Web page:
“It was a challenge prior to COVID, but it’s become a crisis at this point,” Griffin said.

Griffin explained that because many local residents lost their jobs during the pandemic, or were forced to work fewer hours in order to care for children no longer attending school in person.

“Some of those households that were just getting by could no longer get by,” Griffin said.

While LISTEN and other community services were never closed during the pandemic, Griffin said that increased need has caused the organization to “get stretched kind of thin at times.”

Both Griffin and Redmond did note a silver lining to the pandemic: Griffin said that Listen received additional grants to purchase cell phones and service cards so that homeless individuals could more easily contact doctors and landlords, and Redmond said that the state of Vermont offered more motel rooms for a longer period of time to homeless individuals this winter than in previous years.

In addition to the pandemic community organizations face challenges in providing aid due to the lack of visibility of rural homelessness.

“Rural homelessness is a hidden phenomenon — you don’t see people on sidewalks as frequently as in D.C. or New York,” said Matt Gannon ’22. “It really requires work on the ground in addition to educating oneself about housing security and food insecurity.”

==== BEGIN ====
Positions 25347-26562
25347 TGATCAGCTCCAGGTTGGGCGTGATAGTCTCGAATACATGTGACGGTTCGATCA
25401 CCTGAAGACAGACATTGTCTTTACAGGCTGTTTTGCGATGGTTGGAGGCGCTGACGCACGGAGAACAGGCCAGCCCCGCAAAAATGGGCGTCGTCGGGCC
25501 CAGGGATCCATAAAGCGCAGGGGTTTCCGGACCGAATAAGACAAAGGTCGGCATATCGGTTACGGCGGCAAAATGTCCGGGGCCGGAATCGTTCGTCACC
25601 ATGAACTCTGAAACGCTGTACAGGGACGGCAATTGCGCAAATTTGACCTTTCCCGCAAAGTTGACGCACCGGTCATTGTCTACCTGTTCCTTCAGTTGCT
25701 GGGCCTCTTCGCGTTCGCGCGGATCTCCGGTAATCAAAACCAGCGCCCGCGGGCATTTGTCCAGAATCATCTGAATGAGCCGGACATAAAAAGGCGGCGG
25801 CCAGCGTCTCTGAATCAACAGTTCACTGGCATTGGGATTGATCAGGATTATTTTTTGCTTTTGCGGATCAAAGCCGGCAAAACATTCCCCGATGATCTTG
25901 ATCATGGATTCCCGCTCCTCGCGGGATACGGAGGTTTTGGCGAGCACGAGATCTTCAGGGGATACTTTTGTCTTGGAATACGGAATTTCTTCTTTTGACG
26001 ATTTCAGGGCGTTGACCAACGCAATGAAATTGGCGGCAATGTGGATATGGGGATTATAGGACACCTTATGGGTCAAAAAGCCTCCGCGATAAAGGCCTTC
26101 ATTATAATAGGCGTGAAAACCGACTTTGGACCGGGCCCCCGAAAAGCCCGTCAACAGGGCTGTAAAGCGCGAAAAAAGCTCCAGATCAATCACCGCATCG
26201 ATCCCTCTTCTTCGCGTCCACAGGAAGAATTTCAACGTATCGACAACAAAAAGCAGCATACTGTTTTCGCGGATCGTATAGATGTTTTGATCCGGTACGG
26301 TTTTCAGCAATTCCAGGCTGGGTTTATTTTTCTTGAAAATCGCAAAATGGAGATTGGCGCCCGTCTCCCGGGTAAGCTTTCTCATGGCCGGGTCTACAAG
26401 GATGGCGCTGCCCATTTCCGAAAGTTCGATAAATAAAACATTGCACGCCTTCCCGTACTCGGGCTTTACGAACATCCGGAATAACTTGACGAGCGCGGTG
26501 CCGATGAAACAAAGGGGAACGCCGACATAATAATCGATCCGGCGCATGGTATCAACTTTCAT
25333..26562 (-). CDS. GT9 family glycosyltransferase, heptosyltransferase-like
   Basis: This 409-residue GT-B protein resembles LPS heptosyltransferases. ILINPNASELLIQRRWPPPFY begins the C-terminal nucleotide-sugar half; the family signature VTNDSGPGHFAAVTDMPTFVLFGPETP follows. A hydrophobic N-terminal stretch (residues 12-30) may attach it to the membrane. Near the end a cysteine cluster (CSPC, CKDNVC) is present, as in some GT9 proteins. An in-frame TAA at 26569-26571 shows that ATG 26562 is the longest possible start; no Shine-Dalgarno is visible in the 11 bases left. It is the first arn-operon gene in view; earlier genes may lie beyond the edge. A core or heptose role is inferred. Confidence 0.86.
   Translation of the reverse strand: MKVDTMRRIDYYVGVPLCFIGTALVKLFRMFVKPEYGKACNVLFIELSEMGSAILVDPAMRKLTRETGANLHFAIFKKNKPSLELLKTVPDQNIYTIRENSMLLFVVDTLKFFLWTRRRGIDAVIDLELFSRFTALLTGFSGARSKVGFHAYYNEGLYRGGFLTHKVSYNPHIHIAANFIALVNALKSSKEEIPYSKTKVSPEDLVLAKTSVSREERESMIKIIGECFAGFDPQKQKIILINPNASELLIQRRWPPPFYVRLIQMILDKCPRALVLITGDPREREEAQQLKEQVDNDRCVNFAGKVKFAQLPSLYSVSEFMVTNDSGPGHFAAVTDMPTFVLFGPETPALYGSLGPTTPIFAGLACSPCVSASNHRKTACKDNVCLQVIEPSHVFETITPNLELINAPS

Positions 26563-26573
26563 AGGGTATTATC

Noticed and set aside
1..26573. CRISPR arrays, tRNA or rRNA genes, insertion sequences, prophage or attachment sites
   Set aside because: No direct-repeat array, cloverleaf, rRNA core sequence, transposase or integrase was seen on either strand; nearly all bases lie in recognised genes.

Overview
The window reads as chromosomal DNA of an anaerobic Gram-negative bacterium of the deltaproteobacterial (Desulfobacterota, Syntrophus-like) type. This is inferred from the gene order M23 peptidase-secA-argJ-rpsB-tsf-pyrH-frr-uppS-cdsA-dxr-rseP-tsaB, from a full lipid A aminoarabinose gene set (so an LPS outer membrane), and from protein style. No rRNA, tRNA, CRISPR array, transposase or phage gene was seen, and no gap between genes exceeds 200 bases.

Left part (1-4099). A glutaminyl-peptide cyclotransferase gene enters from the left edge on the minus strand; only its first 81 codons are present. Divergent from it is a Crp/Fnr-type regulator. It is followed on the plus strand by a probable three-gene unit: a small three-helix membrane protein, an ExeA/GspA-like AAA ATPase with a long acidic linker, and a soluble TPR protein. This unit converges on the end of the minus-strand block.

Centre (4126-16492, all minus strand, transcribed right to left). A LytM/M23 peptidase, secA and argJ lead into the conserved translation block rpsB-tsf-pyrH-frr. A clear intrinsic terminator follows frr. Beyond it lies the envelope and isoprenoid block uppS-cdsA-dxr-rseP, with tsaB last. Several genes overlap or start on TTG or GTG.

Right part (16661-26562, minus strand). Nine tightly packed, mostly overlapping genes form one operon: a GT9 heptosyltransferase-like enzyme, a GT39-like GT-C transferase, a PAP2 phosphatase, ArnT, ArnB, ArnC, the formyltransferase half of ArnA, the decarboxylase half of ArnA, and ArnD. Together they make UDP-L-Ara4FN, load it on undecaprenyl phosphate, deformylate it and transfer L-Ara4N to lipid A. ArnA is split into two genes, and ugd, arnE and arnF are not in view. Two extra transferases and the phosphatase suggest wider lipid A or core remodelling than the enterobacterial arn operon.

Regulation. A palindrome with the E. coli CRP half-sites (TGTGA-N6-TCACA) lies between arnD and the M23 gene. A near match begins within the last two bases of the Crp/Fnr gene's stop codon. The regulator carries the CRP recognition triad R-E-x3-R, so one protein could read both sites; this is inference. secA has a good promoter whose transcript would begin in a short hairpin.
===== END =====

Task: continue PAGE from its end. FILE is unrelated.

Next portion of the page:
Gannon, who has produced award-winning documentaries that have raised money for and awareness of people experiencing homelessness, is currently working on starting a student coalition to aggregate knowledge about the local homeless community in order to encourage students to get more involved in the Upper Valley community.

“Engaging with the Upper Valley community is so essential to a complete Dartmouth experience, and it’s also absolutely essential to addressing issues like homelessness and housing insecurity or food insecurity in the Upper Valley,” Gannon said. “I think students can be a huge help in addressing those issues if we just take the initiative to step outside of Hanover and step outside of the Dartmouth bubble.”

Despite the limited visibility of the homeless population in the Hanover area, Griffin and Redmond said that students can help provide support in a variety of ways, including holding drives for food, winter coats, pet items or menstrual health products as well as volunteering at food pantries or community kitchens.

“Just to keep staying informed, stay interested, care — often just that in and of itself, when people actually can look at [the problem] and see it and care, that's huge,” Griffin said.

Gannon said that he believes that Dartmouth students have a responsibility to learn more about how their presence at the College can impact the issue of local homelessness.

“Dartmouth College is the reason that rents are so high in these areas, and that really puts the onus on people who benefit directly from this institution to be engaging with the community and finding out how our mere presence in the area is affecting people's lives,” he said. “That is something that we should be really careful to think about.”

Matt Gannon ’22 is a former member of The Dartmouth Staff.